From that moment on, I felt a sense of renewed hope and optimism. I made a choice in that moment to choose “resiliency” over “regret”.
Carol: and it has been quite evident that you did and have! Was there anything else that helped prompt that insight/that feeling?
Karyn: I remembered the words my oldest daughter had told me after I had gone through a divorce years before, “Mom, the thing I love most about you is how resilient you are! You never let anything get you down! At least, not for long!”
Her former words, rehearsed once more into my mind became the vote of encouragement and assurance that I needed to overcome all the regret and remorse I had been feeling about my choice to innocently sit down on that country swing that beautiful summer day in June. I had to assure myself that if I would have known better, I would have chosen differently. If I had felt an inkling of a warning in my head, surly I would not have sat on that swing!
Carol: It sounds like it was something I may have done myself. It sounds, again, like a beautiful and inviting setting.
Karyn: I thought that taking a moment to meditate on all the beautiful scenery surrounding me that day, in that country setting, would serve to help me unwind from all the stress I had been experiencing by running at top speed to accomplish my goals and timelines. Suddenly, I was thrown into a dither and the dominoes effect created a toppling of what had once been on my first priority list.
Carol: Aw, yes, choices…
Karyn: Often in our lives we make choices that we determine will be for our best good. Does anyone set out to really make choices that will cause them deep regret or remorse? Innocently, we begin to pursue a relationship that sadly turns out to be a dead-end; leaving our hearts stinging with sadness, regret and remorse. We may miss out on an opportunity that we thought perhaps best not to pursue; only to find out that the choice we reneged and left behind turned out to be the very thing that would have brought us unclaimed rewards and blessings.
Carol: How can the spirit of resiliency foster the sense of wisdom in times of mourning?
1. First, I determined that I would be “better than ever”, by reminding myself that there were blessings in disguise! Once, where I had taken my own brain for granted and all of its strengths and gifts, now I felt an insatiable desire to learn about the brain. Wisely, I began to study and gather articles and information and set out to teach ten classes on “The Joyful Brain: Mind Over Matter!”
2. Second, I began to realize that by choosing to turn the repercussions of my concussion into an opportunity to gain greater wisdom by studying about the infinite powers of our minds. I discovered the gift of “Neuroplasticity” and began to choose to become wiser by speaking to myself in more uplifting, positive and encouraging ways rather than to continue succumbing to my sad set of circumstances.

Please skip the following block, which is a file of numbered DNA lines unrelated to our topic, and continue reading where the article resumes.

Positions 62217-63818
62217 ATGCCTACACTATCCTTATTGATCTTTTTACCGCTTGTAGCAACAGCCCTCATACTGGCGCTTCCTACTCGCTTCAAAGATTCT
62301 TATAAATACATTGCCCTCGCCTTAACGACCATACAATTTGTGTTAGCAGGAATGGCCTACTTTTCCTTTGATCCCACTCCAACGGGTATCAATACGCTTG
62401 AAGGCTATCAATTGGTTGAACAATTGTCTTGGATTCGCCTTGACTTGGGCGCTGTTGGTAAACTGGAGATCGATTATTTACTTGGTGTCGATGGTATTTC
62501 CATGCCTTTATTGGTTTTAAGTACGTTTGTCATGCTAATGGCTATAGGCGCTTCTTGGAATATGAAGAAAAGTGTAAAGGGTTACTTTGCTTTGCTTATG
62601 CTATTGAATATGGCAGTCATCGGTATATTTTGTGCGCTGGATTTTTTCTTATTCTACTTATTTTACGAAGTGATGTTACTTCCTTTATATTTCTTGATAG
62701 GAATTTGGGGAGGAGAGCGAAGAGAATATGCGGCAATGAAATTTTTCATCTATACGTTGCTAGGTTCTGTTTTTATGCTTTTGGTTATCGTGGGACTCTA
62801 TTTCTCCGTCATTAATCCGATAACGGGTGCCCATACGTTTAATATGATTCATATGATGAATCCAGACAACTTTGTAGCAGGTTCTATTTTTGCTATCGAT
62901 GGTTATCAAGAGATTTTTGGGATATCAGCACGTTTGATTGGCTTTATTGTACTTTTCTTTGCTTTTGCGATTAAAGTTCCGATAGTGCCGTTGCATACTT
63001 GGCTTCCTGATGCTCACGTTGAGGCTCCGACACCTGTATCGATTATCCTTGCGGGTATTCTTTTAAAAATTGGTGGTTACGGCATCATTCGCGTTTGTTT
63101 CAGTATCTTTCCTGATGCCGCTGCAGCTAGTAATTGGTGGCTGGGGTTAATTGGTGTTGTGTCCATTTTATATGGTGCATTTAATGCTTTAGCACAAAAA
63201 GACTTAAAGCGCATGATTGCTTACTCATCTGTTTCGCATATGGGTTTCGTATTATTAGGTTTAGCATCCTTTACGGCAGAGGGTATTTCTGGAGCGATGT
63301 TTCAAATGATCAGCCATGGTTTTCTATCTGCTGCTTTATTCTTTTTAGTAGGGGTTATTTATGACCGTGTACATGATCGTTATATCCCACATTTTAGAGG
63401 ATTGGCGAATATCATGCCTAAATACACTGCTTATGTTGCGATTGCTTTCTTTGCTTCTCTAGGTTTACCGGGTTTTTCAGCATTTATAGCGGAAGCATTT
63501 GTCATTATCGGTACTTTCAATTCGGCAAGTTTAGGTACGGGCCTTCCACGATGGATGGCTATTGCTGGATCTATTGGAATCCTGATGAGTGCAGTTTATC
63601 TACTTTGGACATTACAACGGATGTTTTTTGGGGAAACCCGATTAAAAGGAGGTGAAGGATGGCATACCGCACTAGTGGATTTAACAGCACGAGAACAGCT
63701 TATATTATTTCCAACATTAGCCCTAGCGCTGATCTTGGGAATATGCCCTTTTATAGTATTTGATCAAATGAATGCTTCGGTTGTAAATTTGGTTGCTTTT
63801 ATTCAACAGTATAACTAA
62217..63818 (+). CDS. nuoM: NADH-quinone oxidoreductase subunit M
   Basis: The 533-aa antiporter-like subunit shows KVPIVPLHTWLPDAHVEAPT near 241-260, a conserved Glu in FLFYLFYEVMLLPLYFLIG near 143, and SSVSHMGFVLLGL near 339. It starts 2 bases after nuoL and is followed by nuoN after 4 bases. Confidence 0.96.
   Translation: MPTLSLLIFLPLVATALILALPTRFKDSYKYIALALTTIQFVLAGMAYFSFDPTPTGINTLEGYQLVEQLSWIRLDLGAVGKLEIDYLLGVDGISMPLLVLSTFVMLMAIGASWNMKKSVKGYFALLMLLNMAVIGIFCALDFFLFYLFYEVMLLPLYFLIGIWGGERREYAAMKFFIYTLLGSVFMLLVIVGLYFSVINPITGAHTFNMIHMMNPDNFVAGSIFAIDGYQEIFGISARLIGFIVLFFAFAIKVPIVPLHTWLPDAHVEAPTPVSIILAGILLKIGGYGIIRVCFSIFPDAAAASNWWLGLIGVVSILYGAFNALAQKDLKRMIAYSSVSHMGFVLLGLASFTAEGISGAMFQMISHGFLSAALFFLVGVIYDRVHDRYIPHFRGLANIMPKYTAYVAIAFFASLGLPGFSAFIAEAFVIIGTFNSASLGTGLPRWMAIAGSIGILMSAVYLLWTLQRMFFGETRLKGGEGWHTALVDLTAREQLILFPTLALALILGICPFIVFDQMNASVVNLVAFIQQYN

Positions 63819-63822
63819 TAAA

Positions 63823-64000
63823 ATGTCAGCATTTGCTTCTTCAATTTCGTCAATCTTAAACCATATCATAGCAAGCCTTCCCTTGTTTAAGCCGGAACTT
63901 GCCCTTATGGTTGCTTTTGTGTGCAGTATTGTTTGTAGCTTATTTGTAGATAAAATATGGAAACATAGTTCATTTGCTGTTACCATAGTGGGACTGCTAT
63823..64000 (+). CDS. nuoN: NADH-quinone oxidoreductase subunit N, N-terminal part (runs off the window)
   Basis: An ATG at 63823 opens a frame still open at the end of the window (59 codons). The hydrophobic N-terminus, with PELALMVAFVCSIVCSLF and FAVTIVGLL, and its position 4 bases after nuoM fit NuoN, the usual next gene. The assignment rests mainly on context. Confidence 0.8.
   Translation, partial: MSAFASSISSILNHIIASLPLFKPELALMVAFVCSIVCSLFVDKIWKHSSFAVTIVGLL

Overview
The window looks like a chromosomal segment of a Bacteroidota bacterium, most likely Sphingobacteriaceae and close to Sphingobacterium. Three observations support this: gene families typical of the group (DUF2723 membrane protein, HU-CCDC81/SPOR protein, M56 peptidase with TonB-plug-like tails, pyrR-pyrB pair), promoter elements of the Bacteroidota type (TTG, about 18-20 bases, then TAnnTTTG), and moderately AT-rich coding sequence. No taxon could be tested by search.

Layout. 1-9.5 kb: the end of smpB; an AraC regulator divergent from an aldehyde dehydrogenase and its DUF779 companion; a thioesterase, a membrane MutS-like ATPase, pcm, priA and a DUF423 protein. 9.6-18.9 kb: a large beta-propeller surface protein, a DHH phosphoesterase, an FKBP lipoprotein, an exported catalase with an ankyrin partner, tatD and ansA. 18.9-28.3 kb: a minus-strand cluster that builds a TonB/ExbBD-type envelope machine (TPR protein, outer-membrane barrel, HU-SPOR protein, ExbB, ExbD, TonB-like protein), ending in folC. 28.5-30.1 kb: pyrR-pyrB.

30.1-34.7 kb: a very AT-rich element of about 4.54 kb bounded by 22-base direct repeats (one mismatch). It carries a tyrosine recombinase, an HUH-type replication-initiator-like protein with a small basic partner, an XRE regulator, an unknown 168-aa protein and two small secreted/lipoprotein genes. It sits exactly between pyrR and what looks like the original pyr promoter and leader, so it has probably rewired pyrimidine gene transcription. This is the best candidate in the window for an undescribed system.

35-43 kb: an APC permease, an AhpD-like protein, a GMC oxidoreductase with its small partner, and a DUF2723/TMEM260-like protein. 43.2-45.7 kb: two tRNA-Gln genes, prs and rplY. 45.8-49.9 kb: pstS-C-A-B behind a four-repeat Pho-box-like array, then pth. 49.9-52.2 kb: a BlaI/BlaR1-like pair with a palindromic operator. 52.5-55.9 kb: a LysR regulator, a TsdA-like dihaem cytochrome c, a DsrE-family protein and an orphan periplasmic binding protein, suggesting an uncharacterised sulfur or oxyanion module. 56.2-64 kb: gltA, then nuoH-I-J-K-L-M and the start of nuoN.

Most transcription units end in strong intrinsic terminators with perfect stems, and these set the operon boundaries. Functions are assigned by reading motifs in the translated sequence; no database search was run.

3. Third, I realized that knowledge does not benefit us unless we turn it into wiser choices and actions. My choice to become resilient, rather than to remain in a state of regret and to increase in my education about the infinite powers of my mind and brain was truly the wisest choice I could make in order to start setting back up all those dominoes (my life’s priorities) that began toppling over the moment I hit and injured my head.
4. Fourth, I chose to rise up over my sense of victimization by refusing to engage in anymore negative self-talk or self-pity about the consequences of my fall.
5. Fifth, I made a choice to refuse to entertain the spirit of regret and choose to make the best of my situation going forward. I determined to turn my weakness into my strength and set up a schedule for teaching my classes about cultivating a more joyful brain.
6. Sixth, I would become more resilient by encouraging others to retrain their minds and refrain their own regrets by teaching about “Mind Over Matter”. I would begin sharing with others the wisdom I am gleaning from my fall; as well as the education I am pursuing so that others might benefit from my newfound knowledge.
7. Seventh, I am cultivating through my choice to be resilient, an attitude of gratitude not necessarily for the bonk on my head, but for the awakening that fall provided me with so that I can praise God more about the genius He has blessed every single person with who has ever been born on this planet.
8. Eighth, I am accepting the blessing in disguise and the opportunity to become stronger, more aware, more appreciative of the natural gifts that God has given to me which I did not fully realize until they became jeopardized by my fall.
9. Ninth, I am thankful to transfer all this “wisdom” to other areas of my life where I may have invited the spirit of regret to take up lodging in my mind-brain and to graciously invite it to leave and make room for greater joy in life’s ups and downs and highs and lows.
10. Tenth, I am choosing to foster and cultivate “A Joyful Brain”. I am more compassionate when I hear about other’s injuries of any type realizing that every aspect of our body is a gift from God and that I must never take any aspect of my body for granted again.
Carol: Oh, the wisdom you have been experiencing and acquiring since your accident. Wisdom that has been evident with positive changes for your Joy Coaches, loved ones, friends and community.
Are there any thoughts you’d like to share, at this time, that perhaps we have not touched upon?
Karyn: Yes, in summary, I would like to express that no matter how we “fall,” whether physically, emotionally, mentally, socially, financially or spiritually, we can always rise again. It is through our “sad experiences” in this life that we grow the most. Surely, there can be gifts of wisdom in times of mourning by learning to cultivate the talent for turning regret into greater resiliency!